Five Pi Kappa Phi fraternity brothers entered guilty pleas on Monday in connection with the November hazing death of a 20-year-old Florida State University student.
The men, all in their early 20s, pleaded guilty to two counts of misdemeanor hazing in the case of Andrew Coffey, a Pi Kappa Phi fraternity pledge who died of alcohol poisoning on Nov. 3. In total, nine fraternity members were charged in the case. The four men who did not plead guilty on Monday are scheduled to go on trial for felony hazing charges in June, according to ABC affiliate WCJB.
Conner Ravelo, Coffey's big brother in the fraternity, was the first to enter a plea on Monday, according to courtroom video. He was also the only defendant of the five who apologized to Coffey’s parents in the courtroom, the footage showed.
"I know that my words may not mean much and you may never forgive me, but they're words I need to say and words you need to hear. I'm sorry for not thinking. I'm sorry for not acting the way I was raised to act. I blindly did the same thing that I went through without thinking about the dangers," Ravelo said. "I recognize that what happened to Andrew could have happened to me or someone else and it wasn't a matter of if, but when.
“I can make a promise to you that moving forward I will be a part of the solution and not part of the problem,” he added.
He was sentenced to 30 days in jail, half the time sentenced to the four other defendants, due to his cooperation in the case. The others -- Kyle Bauer, Brett Birmingham, Christopher Hamlin and John Ray -- were sentenced to 60 days in jail each.
The men will be on probation for the next two years, which requires them to attend anti-hazing classes, write an apology letter to the Coffey family and speak about hazing when asked to do so. They must also abstain from alcohol and submit to random drug tests.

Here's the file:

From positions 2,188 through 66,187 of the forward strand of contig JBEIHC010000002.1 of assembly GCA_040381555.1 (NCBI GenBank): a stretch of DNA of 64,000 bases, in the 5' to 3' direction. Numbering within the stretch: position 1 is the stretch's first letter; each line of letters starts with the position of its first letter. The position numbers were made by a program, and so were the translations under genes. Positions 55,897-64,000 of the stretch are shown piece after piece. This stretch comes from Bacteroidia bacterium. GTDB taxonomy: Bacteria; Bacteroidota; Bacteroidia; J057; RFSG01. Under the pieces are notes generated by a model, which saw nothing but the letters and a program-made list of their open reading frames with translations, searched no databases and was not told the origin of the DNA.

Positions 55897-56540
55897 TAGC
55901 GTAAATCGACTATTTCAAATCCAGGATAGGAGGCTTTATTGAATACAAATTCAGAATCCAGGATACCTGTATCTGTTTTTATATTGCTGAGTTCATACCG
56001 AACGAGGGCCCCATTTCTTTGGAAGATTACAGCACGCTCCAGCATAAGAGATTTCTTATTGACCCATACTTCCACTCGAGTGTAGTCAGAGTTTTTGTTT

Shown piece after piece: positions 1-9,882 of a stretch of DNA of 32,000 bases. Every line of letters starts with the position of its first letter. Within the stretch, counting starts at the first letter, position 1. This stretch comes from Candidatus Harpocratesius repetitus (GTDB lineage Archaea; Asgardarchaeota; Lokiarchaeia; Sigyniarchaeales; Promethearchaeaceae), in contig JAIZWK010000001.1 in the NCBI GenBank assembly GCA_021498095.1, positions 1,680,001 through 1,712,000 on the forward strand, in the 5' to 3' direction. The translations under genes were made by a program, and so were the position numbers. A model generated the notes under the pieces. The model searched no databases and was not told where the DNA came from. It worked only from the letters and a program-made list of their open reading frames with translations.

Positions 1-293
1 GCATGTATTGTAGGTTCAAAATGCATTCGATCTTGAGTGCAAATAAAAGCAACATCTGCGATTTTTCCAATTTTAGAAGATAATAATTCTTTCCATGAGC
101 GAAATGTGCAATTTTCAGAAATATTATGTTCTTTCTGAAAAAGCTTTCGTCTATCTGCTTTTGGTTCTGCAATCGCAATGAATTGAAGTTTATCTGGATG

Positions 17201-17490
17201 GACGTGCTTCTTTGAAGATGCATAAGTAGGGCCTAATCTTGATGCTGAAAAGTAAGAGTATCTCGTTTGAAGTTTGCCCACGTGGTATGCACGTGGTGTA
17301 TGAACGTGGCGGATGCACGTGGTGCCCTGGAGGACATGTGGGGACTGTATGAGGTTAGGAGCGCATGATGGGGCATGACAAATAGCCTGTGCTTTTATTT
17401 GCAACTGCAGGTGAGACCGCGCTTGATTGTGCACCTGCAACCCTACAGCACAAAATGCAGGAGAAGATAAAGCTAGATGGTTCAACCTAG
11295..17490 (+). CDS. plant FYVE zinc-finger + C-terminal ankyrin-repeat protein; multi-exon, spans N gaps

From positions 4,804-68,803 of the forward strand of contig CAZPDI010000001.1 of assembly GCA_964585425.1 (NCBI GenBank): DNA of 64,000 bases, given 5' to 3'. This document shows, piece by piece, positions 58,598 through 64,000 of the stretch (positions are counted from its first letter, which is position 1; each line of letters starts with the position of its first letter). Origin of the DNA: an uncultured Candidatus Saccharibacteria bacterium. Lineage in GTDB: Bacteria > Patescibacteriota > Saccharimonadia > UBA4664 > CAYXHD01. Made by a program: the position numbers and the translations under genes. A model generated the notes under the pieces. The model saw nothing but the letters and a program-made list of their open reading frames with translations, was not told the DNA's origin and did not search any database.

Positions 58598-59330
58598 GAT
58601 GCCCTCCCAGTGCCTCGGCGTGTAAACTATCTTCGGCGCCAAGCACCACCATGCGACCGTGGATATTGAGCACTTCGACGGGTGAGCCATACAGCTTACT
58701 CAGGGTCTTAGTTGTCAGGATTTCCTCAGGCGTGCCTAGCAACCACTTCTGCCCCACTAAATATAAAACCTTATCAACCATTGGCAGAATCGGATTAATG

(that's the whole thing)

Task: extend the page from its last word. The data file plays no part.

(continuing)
Coffey, an FSU junior, was found unresponsive after attending "Big Brother Night" with the Pi Kappa Phi fraternity. An autopsy found his blood alcohol level was .447, more than five times the legal limit to drive, according to The Associated Press.
According to grand jury testimony, a fellow pledge found Coffey unresponsive, but called other frat members instead of 911. Authorities weren't contacted for another 11 minutes, which experts told the grand jury could have cost Coffey his life.
Florida State University, a school of more than 41,000 students, suspended all Greek activities on campus in the wake of the death and Pi Kappa Phi's national office said it would close its FSU chapter.
The Coffeys filed a civil suit in February against Pi Kappa Phi and the nine men charged in connection with their son’s death.
“Our world has been rocked by this. There is not any normal for us; time will not heal our wounds. We are completely devastated by his death and the way in which he died,” the victim's mother, Sandy Coffey, said in court Monday. “Last year, four young men died while pledging a fraternity. This is not a coincidence. Fraternity hazings need to stop.”